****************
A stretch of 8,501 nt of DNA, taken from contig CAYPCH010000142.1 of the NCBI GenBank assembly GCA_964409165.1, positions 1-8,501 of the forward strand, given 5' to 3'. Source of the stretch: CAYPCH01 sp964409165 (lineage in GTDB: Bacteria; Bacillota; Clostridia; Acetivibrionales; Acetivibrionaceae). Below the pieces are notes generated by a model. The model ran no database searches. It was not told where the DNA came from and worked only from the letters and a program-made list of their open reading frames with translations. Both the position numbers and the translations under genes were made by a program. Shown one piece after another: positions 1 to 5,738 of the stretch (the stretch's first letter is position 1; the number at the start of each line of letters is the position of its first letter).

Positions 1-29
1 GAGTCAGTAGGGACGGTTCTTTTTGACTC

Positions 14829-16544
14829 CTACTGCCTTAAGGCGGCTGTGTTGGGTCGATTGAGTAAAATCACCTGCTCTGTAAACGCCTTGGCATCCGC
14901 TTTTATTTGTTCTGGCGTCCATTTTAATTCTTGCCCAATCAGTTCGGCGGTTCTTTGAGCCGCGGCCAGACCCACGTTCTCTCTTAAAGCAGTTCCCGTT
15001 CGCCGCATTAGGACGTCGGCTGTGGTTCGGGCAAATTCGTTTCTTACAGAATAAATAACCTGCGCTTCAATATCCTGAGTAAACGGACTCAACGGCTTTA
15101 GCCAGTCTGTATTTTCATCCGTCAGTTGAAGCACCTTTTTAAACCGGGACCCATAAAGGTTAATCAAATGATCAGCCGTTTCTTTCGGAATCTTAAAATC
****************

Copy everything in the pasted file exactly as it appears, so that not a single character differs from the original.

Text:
A stretch of 8,501 nt of DNA, taken from contig CAYPCH010000142.1 of the NCBI GenBank assembly GCA_964409165.1, positions 1-8,501 of the forward strand, given 5' to 3'. Source of the stretch: CAYPCH01 sp964409165 (lineage in GTDB: Bacteria; Bacillota; Clostridia; Acetivibrionales; Acetivibrionaceae). Below the pieces are notes generated by a model. The model ran no database searches. It was not told where the DNA came from and worked only from the letters and a program-made list of their open reading frames with translations. Both the position numbers and the translations under genes were made by a program. Shown one piece after another: positions 1 to 5,738 of the stretch (the stretch's first letter is position 1; the number at the start of each line of letters is the position of its first letter).

Positions 1-29
1 GAGTCAGTAGGGACGGTTCTTTTTGACTC

Positions 14829-16544
14829 CTACTGCCTTAAGGCGGCTGTGTTGGGTCGATTGAGTAAAATCACCTGCTCTGTAAACGCCTTGGCATCCGC
14901 TTTTATTTGTTCTGGCGTCCATTTTAATTCTTGCCCAATCAGTTCGGCGGTTCTTTGAGCCGCGGCCAGACCCACGTTCTCTCTTAAAGCAGTTCCCGTT
15001 CGCCGCATTAGGACGTCGGCTGTGGTTCGGGCAAATTCGTTTCTTACAGAATAAATAACCTGCGCTTCAATATCCTGAGTAAACGGACTCAACGGCTTTA
15101 GCCAGTCTGTATTTTCATCCGTCAGTTGAAGCACCTTTTTAAACCGGGACCCATAAAGGTTAATCAAATGATCAGCCGTTTCTTTCGGAATCTTAAAATC